To tell you the truth, it was horrible sometimes when he played live. He had a pretty bad sound. It had to do with the tuning instability of his Moog. If someone opened a door backstage, the temperature went down for a few degrees and all those six oscillators differently changed the tuning. Cacophony you know! In the studio the tuning was a ritual for hours. I always wondered why people liked that performed live, because it was always so nice and different in the studio.
My impression is that most of Klaus’ work was improvisation.
Yup. Where do you live?
In Austin, Texas.
Hey, I was there in 1999 for the South By Southwest (SXSW) Festival. Yeah, it was with the 17 Hippies, a Berlin folk band. We traveled with thirty people. It was a great experience. We slept in private accommodations, spread all over town. And I listened to other bands. Don Walser, a bluegrass hero, was cool. He was so incredibly heavy that he had to be propped up on a wheel chair to be able to get on stage. He had such a clear voice and was supported by brilliant musicians. When he found out that a couple of Germans where among the audience he started yodeling for us. That was first time in my life that I enjoyed bluegrass music!
You have quite a long musical career. What are most your favorite memories?
My most favorite memory is when I first put my feet into a professional recording studio. It was thrilling and frightening by the same time. What would be in the end? Would I fail or triumph? Another good memory is the four weeks of the Ashra France / Switzerland tour in late autumn 1977. The weather was still great in France, much warmer than usual in Germany at the time. In Aix En Provence, a beautiful town in South France we had breakfast outside the restaurant. We were a great team and had a lot of laughs, no matter if we had good or not so good gigs.
Do you prefer performing solo or working in a band?
I really can’t say. My tendency is to work alone. I had good and bad experiences in both situations. Working with more than three band members is stressful for me. Today I prefer working with small two person teams.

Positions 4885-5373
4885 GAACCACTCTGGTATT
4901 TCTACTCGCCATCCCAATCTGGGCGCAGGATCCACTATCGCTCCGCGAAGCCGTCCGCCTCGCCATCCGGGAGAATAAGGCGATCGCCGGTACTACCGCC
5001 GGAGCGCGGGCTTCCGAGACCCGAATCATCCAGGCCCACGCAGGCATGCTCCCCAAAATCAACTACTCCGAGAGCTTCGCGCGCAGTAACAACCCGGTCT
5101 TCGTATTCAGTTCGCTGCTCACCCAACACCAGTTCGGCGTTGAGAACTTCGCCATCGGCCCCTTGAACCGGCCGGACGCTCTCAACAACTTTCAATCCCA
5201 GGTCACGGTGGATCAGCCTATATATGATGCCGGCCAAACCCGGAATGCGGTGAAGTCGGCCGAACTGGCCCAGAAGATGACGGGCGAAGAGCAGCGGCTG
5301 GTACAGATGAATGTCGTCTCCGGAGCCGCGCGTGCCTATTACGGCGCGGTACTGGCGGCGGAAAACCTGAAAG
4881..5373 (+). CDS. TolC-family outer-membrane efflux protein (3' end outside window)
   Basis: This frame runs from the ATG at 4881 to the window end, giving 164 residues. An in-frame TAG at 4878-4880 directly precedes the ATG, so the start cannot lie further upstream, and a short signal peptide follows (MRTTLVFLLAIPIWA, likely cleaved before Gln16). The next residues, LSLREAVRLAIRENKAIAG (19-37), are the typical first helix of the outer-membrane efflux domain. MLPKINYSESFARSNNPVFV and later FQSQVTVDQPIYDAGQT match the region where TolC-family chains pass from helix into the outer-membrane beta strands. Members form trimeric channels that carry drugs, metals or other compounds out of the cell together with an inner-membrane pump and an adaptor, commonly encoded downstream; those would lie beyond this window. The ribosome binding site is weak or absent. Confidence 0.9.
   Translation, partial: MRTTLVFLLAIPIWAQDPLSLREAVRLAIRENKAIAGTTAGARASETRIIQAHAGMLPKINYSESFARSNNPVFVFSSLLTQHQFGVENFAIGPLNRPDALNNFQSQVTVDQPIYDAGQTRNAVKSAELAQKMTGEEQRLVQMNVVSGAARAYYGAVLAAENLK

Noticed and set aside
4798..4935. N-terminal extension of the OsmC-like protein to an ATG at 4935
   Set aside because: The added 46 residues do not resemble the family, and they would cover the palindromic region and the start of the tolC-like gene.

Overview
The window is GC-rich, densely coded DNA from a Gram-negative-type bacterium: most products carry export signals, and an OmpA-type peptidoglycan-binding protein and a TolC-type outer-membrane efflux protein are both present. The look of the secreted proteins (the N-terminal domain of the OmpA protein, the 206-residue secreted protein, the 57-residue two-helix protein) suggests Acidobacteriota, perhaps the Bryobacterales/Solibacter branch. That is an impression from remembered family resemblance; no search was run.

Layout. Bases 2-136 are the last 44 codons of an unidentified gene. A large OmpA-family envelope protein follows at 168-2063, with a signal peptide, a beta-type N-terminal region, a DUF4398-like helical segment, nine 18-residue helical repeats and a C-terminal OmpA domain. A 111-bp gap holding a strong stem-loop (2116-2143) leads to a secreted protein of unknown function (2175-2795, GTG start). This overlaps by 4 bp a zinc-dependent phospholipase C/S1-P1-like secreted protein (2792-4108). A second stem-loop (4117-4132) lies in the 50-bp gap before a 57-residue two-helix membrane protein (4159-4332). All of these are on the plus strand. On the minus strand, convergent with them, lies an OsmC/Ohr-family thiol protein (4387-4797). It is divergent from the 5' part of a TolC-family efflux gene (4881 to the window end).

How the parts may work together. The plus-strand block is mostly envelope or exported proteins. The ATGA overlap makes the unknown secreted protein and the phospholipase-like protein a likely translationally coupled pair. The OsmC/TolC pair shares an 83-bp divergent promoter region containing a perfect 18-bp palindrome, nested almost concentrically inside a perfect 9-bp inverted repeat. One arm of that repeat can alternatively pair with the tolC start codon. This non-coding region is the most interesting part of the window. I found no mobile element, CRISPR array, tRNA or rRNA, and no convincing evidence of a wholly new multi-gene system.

Please tell me about the documentary German Sons, how you came to be involved in the project, and how that has affected your life.
Until I met Hollywood director Philippe Mora (who had Jewish German, French, Australian roots) in Berlin on the ninth of November, 2009 (20th anniversary day of Germany’s reunification), I did not have much contact with people with Jewish roots. My father was a Nazi Party member and helped the ambushing of Poland and Czechoslovakia as a Wehrmacht soldier in 1939. I never heard any words of regret or sympathy for the victims of the Third Reich from his mouth, nor from any other members of that generation. Being German was an emotional burden for me until I discovered at age twelve what Germany had caused to happen between 1933 and 1945 to the world, Jews, and other victims. The German society favored having amnesia until 1968, when students all over Germany started rioting and asking questions. The administration, police, jurisprudence, universities, and my teachers were full of Nazis. Every eighth Member of Parliament was a former Nazi. I was full of shame and felt guilty for the Nazi crimes, even though I was born four years after World War II. Philippe and I became friends that night in Berlin. After that, we had deep personal talks about our fathers and we decided to produce a documentary film about our dads. His father, a German Jew and communist, fled from Leipzig, Germany in 1933, after Friedrich-Wilhelm University Berlin (now Humbold University) kicked him out of medical school when they discovered he was Jewish, which he had withheld for good reasons. Günther Morawski, Philippe’s father, became a member of the French resistance and changed his name to George Morand and fought the Nazi Wehrmacht in France, Spain, and North Africa. Later, he immigrated to Australia and changed his name to Georges Mora. Speaking in public about my neurotic feelings and my lifelong dispute with my father was a great psychological liberation of that burden.
How did your childhood and that legacy affect your music?
I guess the rebellion against that Nazi generation was the main part of my decision to become a musician and definitely influenced my style.
You co-wrote, co-produced, and provided the soundtrack for the movie. Was this music composed specifically for the movie? Or did you use music you previously released?
Part of the music I composed specifically for the documentary and other music was taken from my existing albums.
One last question, how can we get a chance to see German Sons?
German Sons is only available on Amazon US.
Harald, thank you so much for taking the time to meet and providing this wonderful and fascinating view into your musical world.
Filed under: Interviews